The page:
With every restaurant feeling the toll of Coronavirus and shifting consumer behavior, every meal becomes an opportunity – yet the stakes are so much higher. Because you can’t count on the ambiance of the restaurant as much anymore, we must shift our mindset to what it means to bring the restaurant into someone’s home via an online restaurant experience. Below are strategies and tools restaurants around the country are using to create a dining experience worth coming back for again and again.
You’re Online, Now What?
1. Wait, are you not online?
Your location no longer matters. Now everyone’s location is online. Make it easy on diners to browse your menu, craft their order, and pay by utilizing online ordering. Not only does this save on labor costs (as phone calls take longer and have more opportunity for error), it allows you to accommodate diners’ preferences.
2. Photos sell
Humans are visual creatures. When you can’t rely on sneaking a glance at a dish at the table next to you, photos are the best way to stimulate the senses. With so many options at their fingertips, adding photos to your restaurant’s online ordering site increases the likelihood diners actually make a purchase.
Where to get photos: Finally you can be thankful for the customer who spent 10 minutes getting just the right photo of their meal. If you don’t have the budget or time for professional photos of all your dishes, your customers have your back! Look for photos on Yelp and other review sites and tagged photos on Instagram or Facebook. This can help you build your restaurant’s photo library quickly.
Example: The pictures on Maxie B’s website help the cakes sell themselves, which allows the bakery to process nearly 1,000 orders during their busiest months using Upserve Online Ordering. That’s a whole lot of cake.
3. Link it up
Make your restaurant’s online ordering site really easy to find by:
- Prominently displaying a link to online ordering on your website
- Adding the link to your Instagram bios for fast access
- Using the ‘Add a Button’ feature on Facebook for a clear call to action (note: most restaurants currently use this for reservations. Update it for the time being!)
Up Your Social Media Game
4. Make it personal
People want to hear from people. Share a short video with your staff to share how you’re doing, what decisions you’re making, how loyal customers can support you, and the type of experience you’ll deliver.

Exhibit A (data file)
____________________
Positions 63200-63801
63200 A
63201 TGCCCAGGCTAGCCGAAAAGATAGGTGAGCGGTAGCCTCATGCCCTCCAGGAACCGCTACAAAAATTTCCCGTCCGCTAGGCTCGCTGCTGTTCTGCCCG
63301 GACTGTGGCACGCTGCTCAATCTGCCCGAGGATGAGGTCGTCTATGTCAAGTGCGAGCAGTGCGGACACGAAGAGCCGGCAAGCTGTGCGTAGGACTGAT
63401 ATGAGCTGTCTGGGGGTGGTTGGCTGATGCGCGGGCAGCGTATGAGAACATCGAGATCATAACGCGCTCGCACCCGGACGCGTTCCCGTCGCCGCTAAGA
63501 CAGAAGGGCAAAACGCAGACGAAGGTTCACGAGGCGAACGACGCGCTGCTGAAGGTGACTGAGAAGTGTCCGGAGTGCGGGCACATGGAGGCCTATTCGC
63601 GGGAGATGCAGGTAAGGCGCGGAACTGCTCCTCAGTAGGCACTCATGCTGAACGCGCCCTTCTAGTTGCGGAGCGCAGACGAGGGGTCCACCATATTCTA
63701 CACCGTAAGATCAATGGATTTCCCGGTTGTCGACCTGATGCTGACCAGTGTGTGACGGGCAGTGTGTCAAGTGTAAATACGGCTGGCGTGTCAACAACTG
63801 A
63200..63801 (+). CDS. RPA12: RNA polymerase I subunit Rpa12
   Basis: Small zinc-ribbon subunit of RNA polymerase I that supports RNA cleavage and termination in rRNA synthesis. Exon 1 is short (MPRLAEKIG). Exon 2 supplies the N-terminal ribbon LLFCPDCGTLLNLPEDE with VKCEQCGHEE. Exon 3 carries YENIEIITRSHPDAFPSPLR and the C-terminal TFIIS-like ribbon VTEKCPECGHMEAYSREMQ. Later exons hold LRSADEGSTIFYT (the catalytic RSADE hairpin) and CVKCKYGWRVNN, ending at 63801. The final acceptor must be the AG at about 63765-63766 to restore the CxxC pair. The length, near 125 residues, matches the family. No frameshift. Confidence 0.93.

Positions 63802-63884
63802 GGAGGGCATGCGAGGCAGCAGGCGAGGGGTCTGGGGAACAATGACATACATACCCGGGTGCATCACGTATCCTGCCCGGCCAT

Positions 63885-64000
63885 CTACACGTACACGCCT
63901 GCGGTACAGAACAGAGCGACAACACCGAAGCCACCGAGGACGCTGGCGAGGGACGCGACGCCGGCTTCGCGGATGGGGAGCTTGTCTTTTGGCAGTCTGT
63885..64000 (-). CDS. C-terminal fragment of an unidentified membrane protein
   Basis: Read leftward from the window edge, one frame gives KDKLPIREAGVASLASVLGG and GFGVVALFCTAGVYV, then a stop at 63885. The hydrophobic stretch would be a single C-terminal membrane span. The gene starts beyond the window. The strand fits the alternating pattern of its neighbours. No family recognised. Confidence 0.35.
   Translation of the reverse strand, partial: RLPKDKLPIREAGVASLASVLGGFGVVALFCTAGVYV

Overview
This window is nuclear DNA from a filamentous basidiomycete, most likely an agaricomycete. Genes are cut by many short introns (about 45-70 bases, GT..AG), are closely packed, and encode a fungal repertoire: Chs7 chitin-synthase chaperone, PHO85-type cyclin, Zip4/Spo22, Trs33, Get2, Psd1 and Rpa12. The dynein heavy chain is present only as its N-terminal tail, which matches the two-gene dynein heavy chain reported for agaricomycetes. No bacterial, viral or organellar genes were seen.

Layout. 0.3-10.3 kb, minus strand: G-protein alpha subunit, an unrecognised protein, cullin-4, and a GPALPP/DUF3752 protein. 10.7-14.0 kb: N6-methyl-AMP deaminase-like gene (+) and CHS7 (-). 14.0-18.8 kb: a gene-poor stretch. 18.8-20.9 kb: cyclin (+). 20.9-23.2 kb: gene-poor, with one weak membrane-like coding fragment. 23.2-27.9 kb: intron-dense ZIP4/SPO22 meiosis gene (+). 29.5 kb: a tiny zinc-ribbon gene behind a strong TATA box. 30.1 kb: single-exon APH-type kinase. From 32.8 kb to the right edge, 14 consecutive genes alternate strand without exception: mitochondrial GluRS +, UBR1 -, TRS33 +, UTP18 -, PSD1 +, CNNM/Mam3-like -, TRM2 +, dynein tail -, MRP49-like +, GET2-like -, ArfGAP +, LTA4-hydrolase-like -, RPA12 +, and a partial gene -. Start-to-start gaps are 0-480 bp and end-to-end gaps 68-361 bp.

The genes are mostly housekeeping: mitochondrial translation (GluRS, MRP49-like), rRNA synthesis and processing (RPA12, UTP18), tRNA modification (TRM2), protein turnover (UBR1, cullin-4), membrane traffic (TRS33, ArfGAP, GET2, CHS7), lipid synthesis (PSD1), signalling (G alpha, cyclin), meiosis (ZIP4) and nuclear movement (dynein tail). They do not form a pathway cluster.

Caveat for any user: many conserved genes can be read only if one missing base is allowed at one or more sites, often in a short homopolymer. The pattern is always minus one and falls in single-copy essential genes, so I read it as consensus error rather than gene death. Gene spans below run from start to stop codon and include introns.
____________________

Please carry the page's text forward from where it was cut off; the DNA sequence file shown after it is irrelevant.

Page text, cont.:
View this post on Instagram
5. Tag power
Run a contest for a gift card to your restaurant and have followers tag two people to qualify. This can double your exposure while introducing you to potential new customers. Watch for comments like, “I’ve always wanted to try that place!” then respond with, “You can! Place an order online and this deliciousness can make social isolation 100x better.”
6. Slow? Leverage your restaurant’s staff
When you’re waiting for orders to come in, don’t just stand around! In just a minute, you can connect with at least five people on social media: follow, comment on photos, message sharing updates. Maximize labor (and harness their social savvy) by personally reaching out to your network.
Deliver hospitality with delivery
7. Own your delivery
Give FOH staff an opportunity to take their hospitality from the restaurant directly to customers. Remember, this takes a mindset shift that the location of the restaurant has changed. (Just be sure to check with local regulations and your insurance provider before putting your employees behind the wheel!)
Delivery quality is within your control
When using delivery services, you have no idea what happens to the food once it leaves your restaurant, how it will be handled or how long it will take. 43% of restaurant professionals said they believe third-party apps interfere with the direct relationship between a restaurant/bar/pub and its customers. By using your restaurant’s staff, you have far more control over the experience.
You can keep staff employed
By using your staff for delivery, you have the opportunity to retain your best team members amidst this crisis. Not only does this impact the culture, it provides more security.
Sell gift cards to increase revenue
While delivering, ask if customers want to purchase a gift card for a future purchase. Consumers everywhere are looking for ways to help, by giving them an opportunity right at their door and you can increase revenue. This isn’t possible when using a third-party delivery service.